Slow Club have always reinvented themselves with each album, and this is another example of the talent of one of this country’s best kept musical secrets.
She’s come a long way from those more quirky days, but Remember Us To Life is a good reminder that Spektor is still more than capable of conjuring up moments of magic.
A whirling dervish of an album, and a culmination of all their previous hard work, Nonagon Infinity is the sound of a band at their wigged out best.
It retains all that made them great in the first place – the swooning choruses, the punchy guitars, the massive productions – but at the same time offers proof of elegance and grace as their maturity grows.
The end result is arguably even better than Love’s Crushing Diamond. All the qualities that made that record so sublime have been built upon further on Skip A Sinking Stone, delivering a more expansive work of rare depth and poise.
At the centre of all of this, always, are Leschper’s remarkable vocals: brittle and quivering at one moment, bold and unfaltering the next, with an occasional folkish twang of Joanna Newsom or Jessica Pratt.
The loop pedals are still present of course, and it’s not a huge leap from previous albums The Magic Place and Nepenthe, but the overall sound is richer and lusher than ever before.
Trick may well be his masterpiece, combining all the elements that have made him such an enduring and much-loved musician over the years to create a genre-bending classic.
There’s certainly more highlight than filler contained in Freetown Sound and it is, ultimately, an album that deserves to be heard.
Thanks in no small part to the significant contribution of Homme, the shirtless rocker has created his best work since his early Bowie collaborations. It seems only right that Iggy should end his long career on such a high.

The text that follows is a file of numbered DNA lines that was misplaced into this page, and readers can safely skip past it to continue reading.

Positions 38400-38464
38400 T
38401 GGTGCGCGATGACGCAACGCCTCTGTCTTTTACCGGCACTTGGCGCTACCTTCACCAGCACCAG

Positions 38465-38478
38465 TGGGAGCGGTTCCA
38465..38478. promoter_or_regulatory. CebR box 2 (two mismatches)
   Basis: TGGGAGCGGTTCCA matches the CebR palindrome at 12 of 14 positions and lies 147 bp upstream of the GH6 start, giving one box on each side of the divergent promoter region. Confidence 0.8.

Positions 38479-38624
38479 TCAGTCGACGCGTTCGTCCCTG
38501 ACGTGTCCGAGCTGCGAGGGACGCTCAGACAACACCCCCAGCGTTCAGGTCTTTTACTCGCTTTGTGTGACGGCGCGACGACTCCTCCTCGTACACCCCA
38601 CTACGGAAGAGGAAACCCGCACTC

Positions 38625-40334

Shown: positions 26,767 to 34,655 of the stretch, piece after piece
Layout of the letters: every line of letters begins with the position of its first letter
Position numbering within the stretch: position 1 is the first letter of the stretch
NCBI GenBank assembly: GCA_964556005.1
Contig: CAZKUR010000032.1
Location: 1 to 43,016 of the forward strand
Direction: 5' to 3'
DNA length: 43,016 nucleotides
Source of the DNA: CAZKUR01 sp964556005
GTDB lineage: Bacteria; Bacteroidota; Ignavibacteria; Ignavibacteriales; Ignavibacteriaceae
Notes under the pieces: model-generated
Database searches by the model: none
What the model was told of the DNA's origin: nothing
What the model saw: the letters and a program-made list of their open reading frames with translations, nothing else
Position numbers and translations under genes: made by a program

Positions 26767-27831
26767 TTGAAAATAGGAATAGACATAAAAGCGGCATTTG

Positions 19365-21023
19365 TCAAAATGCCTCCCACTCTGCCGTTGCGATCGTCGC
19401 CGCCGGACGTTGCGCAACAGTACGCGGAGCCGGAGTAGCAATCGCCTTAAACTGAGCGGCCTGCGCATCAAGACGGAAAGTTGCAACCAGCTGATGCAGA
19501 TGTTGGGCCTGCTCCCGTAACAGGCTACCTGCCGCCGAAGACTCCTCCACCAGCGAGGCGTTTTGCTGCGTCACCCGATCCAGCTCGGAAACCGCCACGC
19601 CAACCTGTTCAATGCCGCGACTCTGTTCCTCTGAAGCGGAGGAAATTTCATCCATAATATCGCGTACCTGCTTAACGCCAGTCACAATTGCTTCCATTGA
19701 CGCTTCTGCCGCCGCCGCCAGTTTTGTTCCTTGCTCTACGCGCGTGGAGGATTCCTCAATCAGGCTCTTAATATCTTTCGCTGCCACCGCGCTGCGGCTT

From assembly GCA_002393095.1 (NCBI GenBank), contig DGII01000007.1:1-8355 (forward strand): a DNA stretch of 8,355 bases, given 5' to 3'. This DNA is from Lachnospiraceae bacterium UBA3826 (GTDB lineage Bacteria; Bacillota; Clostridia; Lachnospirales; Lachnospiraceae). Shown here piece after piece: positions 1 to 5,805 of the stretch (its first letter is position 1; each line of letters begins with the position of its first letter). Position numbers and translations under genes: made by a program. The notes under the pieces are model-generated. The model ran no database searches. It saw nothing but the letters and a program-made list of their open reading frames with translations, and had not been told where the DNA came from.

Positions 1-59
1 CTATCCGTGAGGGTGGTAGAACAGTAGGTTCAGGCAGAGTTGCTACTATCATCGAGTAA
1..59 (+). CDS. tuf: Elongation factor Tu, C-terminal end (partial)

Defiant, solid, aggressive and powerful are all words which you could level at Adore Life. It’s also an album of supreme confidence, one which has no issue with simply stating its case, of which it is certain.
The tone for much of I Had A Dream That You Were Mine is set both musically and lyrically by its opening track – the warm, woody palette and the tinges of loss and regret.
At times listening to 25 25 is like you’ve broken into a hermetically sealed echo chamber in which reverberations from dance floor’s past, present and future now exist.
FLOTUS might be an experiment, but if it turns out to be the template for Lambchop’s future output then that would be no bad thing.
It’s just about impossible to live up to the hype that an album like this has been subjected to, but Ocean comes pretty close. Blonde is often a bit of a sprawling mess, but with some patience it becomes one of the most rewarding albums you’ll hear all year.
The Hope Six Demolition Project has plenty of harsh, ugly moments; this isn’t Harvey crafting beautiful vignettes. Instead, she’s often reflecting the ugliness she sees around her, conceding that the world ain’t always pretty.
The whole of Atrocity Exhibition takes Brown’s craft to a new level, even if his delivery occasionally grates. It’s by far the best thing he’s released and confirms his arrival among the rap elite.
It feels like the most human of his late works, with acoustic instrumentation carefully balanced alongside drum programming and vintage keyboards.
After a few plays, 22, A Million begins to make a beautiful kind of sense. It’s the natural evolution of Vernon’s sound, back from when he experimented with a vocoder on the final track on the Blood Bank EP, Woods. And the songs themselves, once they’re stripped of all the vocal trickery, are as heartbreaking as ever.
While her previous album Burn Your Fire For No Witness seemed like a huge step up for her, My Woman seems even more like a statement.
Anna Meredith’s self-described ‘collection of musical pests’ should welcomely plague many a listener for a long time to come. It’s a marvellously un-sobering boisterous beast of a record, and a sparkling début.
This is as compelling and coherent a collection as they have ever made. It’s a record that you can delve deep into and really inhabit; everything’s in its right place.
It’s a vital record that’s a blast of clarity in a muddy, chaotic world.
As from an unspeakable event a remarkable record has come. One that sits amongst Nick Cave & The Bad Seeds’ best. Skeleton Tree is full of grief, but full of heart too.